You always choose a goal for the optimizer based on the needs of your application from two options.

For, Oracle Reports applications throughput is more important ,because the user initiating the application is only concerned with the time necessary for the application to complete. Response time is less important, because the user does not examine the results of individual statements while the application is running.

For Oracle Forms applications or SQL*Plus queries response time is important because the interactive user is waiting to see the first row or first few rows accessed by the statement.

The goal of the optimizer is affected by,

A)OPTIMIZER_MODE Initialization Parameter
B)Optimizer SQL Hints for Changing the Query Optimizer Goal
C)Query Optimizer Statistics in the Data Dictionary

A)OPTIMIZER_MODE Initialization Parameter
—————————————————————————
The OPTIMIZER_MODE initialization parameter establishes the default behavior for choosing an optimization approach for the instance. To know your current settings issue,

SQL> show parameter optimizer_mode
NAME TYPE VALUE
———————————— ———– ——————————
optimizer_mode string ALL_ROWS

This parameter can have three types of values.
1)ALL_ROWS: The optimizer uses a cost-based approach for all SQL statements in the session regardless of the presence of statistics and optimizes with a goal of best throughput (minimum resource use to complete the entire statement). This is the default value.

2)FIRST_ROWS_n: The optimizer uses a cost-based approach, regardless of the presence of statistics, and optimizes with a goal of best response time to return the first n number of rows; n can equal 1, 10, 100, or 1000.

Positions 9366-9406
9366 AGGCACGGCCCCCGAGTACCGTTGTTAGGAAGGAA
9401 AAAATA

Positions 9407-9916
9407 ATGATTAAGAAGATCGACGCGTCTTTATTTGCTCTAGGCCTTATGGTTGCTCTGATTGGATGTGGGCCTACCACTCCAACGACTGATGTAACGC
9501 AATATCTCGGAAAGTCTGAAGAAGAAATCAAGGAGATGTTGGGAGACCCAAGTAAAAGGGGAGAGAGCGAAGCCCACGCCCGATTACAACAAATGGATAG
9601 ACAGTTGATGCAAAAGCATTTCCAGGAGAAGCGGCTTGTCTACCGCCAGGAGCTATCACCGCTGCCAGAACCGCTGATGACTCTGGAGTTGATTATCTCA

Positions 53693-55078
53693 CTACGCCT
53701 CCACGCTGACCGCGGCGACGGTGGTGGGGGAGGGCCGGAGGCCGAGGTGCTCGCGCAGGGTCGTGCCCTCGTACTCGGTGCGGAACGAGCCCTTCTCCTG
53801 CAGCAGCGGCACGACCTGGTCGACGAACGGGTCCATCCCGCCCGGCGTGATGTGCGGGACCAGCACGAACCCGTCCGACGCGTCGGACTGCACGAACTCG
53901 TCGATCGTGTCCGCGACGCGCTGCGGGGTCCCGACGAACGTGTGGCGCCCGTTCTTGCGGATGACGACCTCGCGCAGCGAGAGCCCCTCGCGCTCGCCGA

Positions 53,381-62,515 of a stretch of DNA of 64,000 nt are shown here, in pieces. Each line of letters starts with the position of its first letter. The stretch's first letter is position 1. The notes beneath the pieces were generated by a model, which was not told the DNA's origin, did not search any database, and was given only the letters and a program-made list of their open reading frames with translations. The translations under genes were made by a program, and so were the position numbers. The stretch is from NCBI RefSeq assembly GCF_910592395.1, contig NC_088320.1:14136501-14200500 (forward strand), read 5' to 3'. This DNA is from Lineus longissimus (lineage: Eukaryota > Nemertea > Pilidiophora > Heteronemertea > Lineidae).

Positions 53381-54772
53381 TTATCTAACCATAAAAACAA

3)FIRST_ROWS: The optimizer uses a mix of cost and heuristics to find a best plan for fast delivery of the first few rows. FIRST_ROWS is available for backward compatibility and plan stability; use FIRST_ROWS_n instead.

B)Optimizer SQL Hints for Changing the Query Optimizer Goal
——————————————————————————————-
To specify the goal of the query optimizer for an individual SQL statement, use one of the hints from FIRST_ROWS(n) or ALL_ROWS. Actually hints in an individual SQL statement override the OPTIMIZER_MODE initialization parameter for that SQL statement.

C)Query Optimizer Statistics in the Data Dictionary
—————————————————————————————
The statistics used by the query optimizer are stored in the data dictionary. If no statistics are available when using query optimization, the optimizer will do dynamic sampling depending on the setting of the OPTMIZER_DYNAMIC_SAMPLING initialization parameter. This may cause slower parse times so for best performance, the optimizer should have representative optimizer statistics.

Read Full Post »

The parameter AUDIT_TRAIL enables or disables auditing as well as it specifies where the auditing information will be kept and in which format the audit information will be stored.

In order to set the parameter- if you start your database with spfile then use,
ALTER SYSTEM SET AUDIT_TRAIL={ none | os | db | db,extended | xml | xml,extended } scope=spfile;

And restart your database with modified spfile.

Now we see there may be 6 values that this parameter can take. In the next it is told what these 6 parameter indicates.

• none: The value none disables database auditing. So if use use AUDIT SELECT TABLE while this parameter is null then no auditing actually will do.

• os: Enables database auditing and directs all audit records to the operating system’s audit trail. The audit information will be populated in the OS file.

• db: Enables database auditing and directs all audit records to the database audit trail. The audit information will be populated in SYS.AUD$ table.